In what was the second climate protest in Canberra this week, motorists trying to get into the city on Friday morning hit a road block as protesters on bikes closed parts Northbourne Avenue.
More than 100 protesters took part in a 'ride-in to die-in', blocking all three southbound lanes of Northbourne Avenue as they travelled from Ainslie to London Circuit at slow pace on bikes.
The convoy of cyclists caused traffic on Northbourne Avenue to be backed up for several hundred metres.
Many frustrated drivers turned off from Northbourne Avenue at the first possible opportunity to get around the protest.
The protesters were watched on by people standing on hotel and apartment balconies down Northbourne Avenue, many filming the demonstrators on their phones.
Protesters then lay on the ground once they reached the city at the intersection of Northbourne Avenue and London Circuit, a move known as a "die-in", in an effort to bring attention to climate change and biodiversity loss.
The crowd stayed lying on the road on London Circuit for more than 10 minutes, blocking traffic in all directions as police directed motorists around the area.
Shortly before 9am police attempted to move the crowd but were unsuccessful. Police then told organisers they had 15 minutes to disperse the protest, or they would be handed move on notices.
Protesters eventually obeyed police orders and moved from the intersection, allowing traffic to flow freely again.
While many drivers vented their frustration at the delays towards the protesters, many people driving past honked their horns in support of the cause.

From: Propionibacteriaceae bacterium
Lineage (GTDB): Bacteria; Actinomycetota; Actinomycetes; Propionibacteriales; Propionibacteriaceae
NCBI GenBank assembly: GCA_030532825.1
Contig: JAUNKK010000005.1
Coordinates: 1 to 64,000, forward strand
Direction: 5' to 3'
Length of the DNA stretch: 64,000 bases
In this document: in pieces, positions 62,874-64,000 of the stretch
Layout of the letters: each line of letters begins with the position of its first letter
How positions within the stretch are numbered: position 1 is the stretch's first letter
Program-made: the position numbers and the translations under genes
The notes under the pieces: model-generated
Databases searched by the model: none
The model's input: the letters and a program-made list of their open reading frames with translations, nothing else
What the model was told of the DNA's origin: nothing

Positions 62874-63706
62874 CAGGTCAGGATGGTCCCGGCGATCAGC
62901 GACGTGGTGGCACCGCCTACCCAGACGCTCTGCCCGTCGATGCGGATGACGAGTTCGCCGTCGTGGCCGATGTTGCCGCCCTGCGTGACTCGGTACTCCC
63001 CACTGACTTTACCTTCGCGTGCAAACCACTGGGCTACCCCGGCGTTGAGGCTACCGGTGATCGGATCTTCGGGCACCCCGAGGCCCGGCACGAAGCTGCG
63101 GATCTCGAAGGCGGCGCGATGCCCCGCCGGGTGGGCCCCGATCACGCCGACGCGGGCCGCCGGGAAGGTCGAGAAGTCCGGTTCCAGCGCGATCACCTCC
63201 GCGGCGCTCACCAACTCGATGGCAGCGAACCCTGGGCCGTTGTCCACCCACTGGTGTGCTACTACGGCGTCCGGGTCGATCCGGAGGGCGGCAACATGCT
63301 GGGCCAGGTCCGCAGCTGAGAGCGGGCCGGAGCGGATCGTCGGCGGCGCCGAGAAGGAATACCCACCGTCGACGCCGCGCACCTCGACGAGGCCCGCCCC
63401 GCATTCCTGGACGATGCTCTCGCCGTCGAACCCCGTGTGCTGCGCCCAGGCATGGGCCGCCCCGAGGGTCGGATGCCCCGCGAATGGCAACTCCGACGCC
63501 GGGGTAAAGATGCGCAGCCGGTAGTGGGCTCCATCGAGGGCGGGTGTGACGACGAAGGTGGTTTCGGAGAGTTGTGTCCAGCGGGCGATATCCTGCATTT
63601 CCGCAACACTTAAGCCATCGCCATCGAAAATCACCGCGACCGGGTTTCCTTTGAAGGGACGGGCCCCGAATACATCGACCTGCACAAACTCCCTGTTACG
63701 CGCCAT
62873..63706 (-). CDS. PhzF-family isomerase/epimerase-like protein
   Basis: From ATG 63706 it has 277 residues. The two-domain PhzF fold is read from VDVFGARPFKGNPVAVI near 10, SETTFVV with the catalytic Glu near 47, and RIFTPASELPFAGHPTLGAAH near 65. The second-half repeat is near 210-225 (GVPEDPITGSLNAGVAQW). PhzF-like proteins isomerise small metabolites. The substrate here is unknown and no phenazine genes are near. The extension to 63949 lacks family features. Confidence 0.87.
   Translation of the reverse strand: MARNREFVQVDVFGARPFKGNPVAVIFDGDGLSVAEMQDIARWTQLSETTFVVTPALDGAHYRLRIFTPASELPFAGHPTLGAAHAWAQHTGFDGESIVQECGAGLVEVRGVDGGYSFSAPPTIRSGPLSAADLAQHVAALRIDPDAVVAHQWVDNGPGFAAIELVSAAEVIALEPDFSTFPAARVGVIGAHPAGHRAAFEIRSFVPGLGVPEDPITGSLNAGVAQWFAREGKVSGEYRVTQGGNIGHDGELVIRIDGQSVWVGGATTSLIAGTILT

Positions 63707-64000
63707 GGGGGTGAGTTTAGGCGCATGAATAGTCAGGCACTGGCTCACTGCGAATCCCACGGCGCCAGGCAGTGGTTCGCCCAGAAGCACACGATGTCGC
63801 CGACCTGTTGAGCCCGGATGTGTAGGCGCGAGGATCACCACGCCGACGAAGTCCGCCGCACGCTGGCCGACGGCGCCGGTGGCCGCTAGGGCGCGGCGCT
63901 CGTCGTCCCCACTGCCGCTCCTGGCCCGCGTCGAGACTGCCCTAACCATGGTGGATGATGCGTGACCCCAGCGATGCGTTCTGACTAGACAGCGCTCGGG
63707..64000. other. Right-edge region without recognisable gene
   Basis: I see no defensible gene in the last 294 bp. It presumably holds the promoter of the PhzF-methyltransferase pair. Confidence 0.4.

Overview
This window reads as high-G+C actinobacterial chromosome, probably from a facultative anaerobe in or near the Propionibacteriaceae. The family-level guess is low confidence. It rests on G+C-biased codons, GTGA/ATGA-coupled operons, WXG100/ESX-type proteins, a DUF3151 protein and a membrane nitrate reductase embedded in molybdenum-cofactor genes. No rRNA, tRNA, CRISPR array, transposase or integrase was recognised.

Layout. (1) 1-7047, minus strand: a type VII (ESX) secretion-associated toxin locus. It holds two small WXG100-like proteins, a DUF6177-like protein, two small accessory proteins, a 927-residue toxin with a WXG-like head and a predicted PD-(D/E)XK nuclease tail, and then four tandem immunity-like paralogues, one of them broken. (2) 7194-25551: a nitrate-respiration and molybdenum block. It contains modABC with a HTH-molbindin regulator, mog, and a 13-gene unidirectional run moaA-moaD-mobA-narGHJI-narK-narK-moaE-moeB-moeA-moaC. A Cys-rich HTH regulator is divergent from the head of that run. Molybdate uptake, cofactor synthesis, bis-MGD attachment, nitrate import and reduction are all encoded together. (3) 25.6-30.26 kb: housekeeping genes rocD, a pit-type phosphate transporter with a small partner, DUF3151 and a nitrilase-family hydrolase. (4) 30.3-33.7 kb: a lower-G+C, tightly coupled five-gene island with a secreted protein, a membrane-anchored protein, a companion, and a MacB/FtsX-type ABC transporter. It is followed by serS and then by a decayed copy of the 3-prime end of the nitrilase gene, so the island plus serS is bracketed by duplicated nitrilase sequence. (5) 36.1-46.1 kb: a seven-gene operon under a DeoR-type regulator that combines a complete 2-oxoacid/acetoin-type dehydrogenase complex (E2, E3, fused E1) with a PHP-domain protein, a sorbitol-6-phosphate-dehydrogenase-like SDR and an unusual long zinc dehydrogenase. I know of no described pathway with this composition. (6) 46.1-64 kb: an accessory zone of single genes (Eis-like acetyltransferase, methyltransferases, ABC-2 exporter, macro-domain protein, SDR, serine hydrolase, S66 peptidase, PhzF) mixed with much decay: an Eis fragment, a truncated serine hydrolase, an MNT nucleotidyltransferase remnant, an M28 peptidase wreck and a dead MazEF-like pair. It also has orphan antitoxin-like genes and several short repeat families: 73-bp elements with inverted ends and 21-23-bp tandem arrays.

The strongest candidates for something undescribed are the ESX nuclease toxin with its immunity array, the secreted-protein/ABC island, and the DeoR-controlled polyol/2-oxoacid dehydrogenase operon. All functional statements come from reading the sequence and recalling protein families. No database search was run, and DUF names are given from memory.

An ACT Policing spokesman on Friday morning warned motorists of disruptions to city-bound traffic during the peak period, and urged them to take another route.
"ACT Policing will be on the scene to maintain safety and security," he said.
The light rail network was not impacted by the protest and ran as normal.
Extinction Rebellion ACT member Em Roberts said she would not be deterred from drawing attention to the climate emergency.
"Australians can see the effects of climate change all around us. Yet our politicians continue to let us down, putting profits before lives and livelihoods. We will no longer remain silent hoping for a miracle. It's time to tell the truth," she said.
One protester, Jeremy Michael, said it was his first Extinction Rebellion protest, and that he was doing it for his four-year-old son.
The group behind the protest, Extinction Rebellion, are the same people who have caused havoc in Brisbane, Sydney and Melbourne most days this week.
Home Affairs Minister Peter Dutton on Friday called for disruptive climate activists to be charged for the costs of police responding to the protests.
"They have a right to protest, but this goes beyond it," Mr Dutton said.
"I think very strongly we should be charging people the cost of the police response.
"When you're acting outside of the law, diverting valuable police resources, there should be consequences."
They also organised a climate protest in Canberra on Monday, blocking traffic as hundreds of people slowly walked across Commonwealth Avenue bridge.
Organisers for Friday's protests say more demonstrations are planned for Canberra in coming weeks.